In High School, I definitely used to “roll my kilt”. Yep – even a church-going, youth group volunteering kiddo like me! I’d leave my house with my kilt to my knees and roll it up when I got to school, otherwise, I might be a fashion outcast. No thanks. This, along with other immodest infractions that compelled my mom to pull me aside and my dad to raise a disapproving eyebrow on several occasions throughout the ninth grade, is how I began to put my identity in the way I looked. I didn’t think I had much else to offer other than my perfectly compiled appearance – and that left me feeling pretty vapid.
Modesty isn’t about hiding because we’re bad; it’s about revealing our dignity.
“In the early Christian Church, several bishops were gathered outside a Cathedral in Antioch, when a beautiful prostitute passed by on the street. Upon noticing her, the crowd of bishops looked away to avoid being seduced. Bishop Nonnus, however, stared intently at her, and then said to his fellow bishops, ‘Did not the wonderful beauty of that woman delight you?’ The bishops remained silent. Nonnus insisted, ‘Indeed it delighted me,’ but he wept for her. When the prostitute saw how the bishop looked at her with such purity, she was caught off guard. No man had ever looked at her with such purity. He was not lusting after her, but rather saw something in her that she did not even see in herself. The simple purity of that one bishop’s glance marked the beginning of her conversion to Christ. She soon returned to find him, and today, we know this former prostitute as St. Pelagia.” (Kayala)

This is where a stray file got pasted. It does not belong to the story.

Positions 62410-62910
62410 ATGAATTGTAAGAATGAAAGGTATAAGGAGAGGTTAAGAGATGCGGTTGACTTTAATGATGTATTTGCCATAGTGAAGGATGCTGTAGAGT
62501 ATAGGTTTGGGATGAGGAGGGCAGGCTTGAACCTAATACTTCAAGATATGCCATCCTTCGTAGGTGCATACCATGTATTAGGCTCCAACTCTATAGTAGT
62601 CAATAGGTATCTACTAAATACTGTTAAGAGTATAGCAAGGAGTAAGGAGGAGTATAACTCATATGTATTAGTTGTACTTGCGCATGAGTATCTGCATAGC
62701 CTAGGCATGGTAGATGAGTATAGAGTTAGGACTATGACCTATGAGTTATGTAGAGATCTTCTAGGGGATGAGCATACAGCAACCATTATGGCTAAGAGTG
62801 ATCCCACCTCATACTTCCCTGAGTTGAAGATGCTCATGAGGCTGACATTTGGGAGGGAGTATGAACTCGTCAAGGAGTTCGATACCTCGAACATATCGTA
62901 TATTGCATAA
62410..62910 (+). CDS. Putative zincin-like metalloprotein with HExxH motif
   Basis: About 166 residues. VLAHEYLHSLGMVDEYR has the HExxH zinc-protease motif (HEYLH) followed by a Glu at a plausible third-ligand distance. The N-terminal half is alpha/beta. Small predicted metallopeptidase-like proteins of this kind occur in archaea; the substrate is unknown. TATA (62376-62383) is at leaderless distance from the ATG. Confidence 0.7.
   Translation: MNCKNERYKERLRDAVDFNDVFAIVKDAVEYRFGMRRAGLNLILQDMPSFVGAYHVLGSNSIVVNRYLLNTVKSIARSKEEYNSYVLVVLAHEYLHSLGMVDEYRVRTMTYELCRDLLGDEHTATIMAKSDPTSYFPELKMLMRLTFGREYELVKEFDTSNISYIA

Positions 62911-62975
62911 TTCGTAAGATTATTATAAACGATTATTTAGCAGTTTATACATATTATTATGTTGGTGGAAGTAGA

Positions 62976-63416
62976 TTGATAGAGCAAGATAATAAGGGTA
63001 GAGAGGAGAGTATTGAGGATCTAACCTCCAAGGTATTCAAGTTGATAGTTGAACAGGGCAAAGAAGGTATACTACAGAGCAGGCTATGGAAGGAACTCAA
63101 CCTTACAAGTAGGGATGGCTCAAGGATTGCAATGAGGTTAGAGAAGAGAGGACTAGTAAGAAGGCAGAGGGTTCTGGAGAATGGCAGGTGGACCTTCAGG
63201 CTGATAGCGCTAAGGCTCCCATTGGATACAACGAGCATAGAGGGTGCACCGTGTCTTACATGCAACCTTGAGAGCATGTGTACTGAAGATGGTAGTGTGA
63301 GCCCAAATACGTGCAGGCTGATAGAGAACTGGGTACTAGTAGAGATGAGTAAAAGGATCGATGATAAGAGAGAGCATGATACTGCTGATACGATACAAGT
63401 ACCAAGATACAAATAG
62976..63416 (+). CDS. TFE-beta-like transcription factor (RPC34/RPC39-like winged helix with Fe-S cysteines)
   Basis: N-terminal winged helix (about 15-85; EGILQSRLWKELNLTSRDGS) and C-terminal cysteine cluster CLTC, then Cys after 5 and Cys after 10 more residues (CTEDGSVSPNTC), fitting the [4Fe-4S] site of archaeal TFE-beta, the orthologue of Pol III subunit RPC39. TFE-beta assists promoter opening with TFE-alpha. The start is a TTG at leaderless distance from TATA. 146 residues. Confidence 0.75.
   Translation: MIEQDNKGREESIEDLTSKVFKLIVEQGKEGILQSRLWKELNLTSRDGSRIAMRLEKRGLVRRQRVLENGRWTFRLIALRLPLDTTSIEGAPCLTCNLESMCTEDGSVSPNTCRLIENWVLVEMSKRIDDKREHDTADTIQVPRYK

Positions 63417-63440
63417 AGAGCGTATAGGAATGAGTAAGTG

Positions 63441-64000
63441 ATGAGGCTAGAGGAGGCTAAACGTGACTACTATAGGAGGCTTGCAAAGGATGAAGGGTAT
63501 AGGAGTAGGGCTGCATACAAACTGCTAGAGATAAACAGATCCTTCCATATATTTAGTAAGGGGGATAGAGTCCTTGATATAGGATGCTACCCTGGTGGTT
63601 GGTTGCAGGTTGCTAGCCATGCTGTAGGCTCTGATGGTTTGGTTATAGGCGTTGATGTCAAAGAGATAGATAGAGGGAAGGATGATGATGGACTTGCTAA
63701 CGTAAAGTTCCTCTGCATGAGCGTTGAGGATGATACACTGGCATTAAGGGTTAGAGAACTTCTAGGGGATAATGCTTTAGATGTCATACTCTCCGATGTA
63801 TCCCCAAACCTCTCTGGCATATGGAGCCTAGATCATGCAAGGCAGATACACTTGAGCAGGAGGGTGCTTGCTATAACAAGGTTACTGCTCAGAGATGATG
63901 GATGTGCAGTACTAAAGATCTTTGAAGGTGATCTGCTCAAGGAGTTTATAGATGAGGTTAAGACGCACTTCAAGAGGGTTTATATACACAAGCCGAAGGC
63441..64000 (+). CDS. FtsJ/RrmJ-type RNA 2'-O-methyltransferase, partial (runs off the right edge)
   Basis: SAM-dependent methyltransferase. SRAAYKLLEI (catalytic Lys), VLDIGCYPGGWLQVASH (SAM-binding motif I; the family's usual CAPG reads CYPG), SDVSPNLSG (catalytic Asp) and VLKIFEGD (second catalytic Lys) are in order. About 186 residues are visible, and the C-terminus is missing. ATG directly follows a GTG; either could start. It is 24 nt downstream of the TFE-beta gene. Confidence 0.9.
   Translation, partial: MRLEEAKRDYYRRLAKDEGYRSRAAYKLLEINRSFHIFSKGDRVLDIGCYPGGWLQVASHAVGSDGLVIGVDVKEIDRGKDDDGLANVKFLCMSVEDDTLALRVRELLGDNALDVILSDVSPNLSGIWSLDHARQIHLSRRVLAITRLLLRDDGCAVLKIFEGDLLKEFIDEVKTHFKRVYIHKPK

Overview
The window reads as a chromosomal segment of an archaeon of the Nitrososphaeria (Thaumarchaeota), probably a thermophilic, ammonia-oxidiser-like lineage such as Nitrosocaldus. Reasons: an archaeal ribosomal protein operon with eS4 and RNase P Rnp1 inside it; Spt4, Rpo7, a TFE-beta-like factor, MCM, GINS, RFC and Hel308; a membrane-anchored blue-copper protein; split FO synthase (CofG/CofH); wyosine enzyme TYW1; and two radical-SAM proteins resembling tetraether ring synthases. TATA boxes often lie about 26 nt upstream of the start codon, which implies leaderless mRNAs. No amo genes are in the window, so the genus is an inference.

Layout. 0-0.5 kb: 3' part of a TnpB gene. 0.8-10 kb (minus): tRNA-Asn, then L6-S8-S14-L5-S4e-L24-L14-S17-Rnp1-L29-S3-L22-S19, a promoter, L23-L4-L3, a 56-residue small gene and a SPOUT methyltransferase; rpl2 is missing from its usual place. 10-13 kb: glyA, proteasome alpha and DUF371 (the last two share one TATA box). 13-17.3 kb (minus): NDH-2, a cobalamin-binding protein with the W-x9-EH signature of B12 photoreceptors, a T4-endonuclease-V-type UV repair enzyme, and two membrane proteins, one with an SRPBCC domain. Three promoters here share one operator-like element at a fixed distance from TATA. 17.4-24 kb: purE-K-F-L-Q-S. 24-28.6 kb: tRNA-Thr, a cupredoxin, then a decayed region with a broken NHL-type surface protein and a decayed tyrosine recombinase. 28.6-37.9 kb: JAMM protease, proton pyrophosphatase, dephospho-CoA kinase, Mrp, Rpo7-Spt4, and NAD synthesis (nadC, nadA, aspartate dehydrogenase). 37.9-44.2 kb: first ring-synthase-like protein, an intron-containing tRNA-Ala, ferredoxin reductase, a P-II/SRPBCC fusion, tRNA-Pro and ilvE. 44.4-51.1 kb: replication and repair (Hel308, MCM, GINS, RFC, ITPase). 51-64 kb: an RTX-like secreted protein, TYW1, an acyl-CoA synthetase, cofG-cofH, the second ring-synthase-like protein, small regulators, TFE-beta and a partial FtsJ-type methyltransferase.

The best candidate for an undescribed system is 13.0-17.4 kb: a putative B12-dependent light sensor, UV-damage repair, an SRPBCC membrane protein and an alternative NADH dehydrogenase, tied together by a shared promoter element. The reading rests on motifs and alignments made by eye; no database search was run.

He saw something in her that she didn’t even see in herself. Why did he cry? What was it? What did he see? (Hint hint. Her dignity.) When she converted to Catholicism, do you think she still dressed the same way? I don’t think she did. Because she discovered her identity as a daughter of God. Modesty isn’t about hiding something that is bad, or too tempting, modesty is revealing your identity as a child of God.
During NET training for my second year as a missionary, we were given a very compelling chapter to read about modesty. After reading it, I truly began to desire modesty. I began to dress modestly with my whole heart engaged, not just out of obligation. One night, another missionary gave me one of the most genuine compliments I’d ever received: simply that I looked beautiful. But he said it with such purity and love – like he was seeing me as I was created. Dressing this way, I finally felt like I was revealing my whole self, not just my body. In showing less, people saw more.
Modesty isn’t about hiding our bodies because they’re bad; it’s revealing the beauty of the whole person. Revealing your dignity as a child of God.
–written by Miriam Pereira, staff member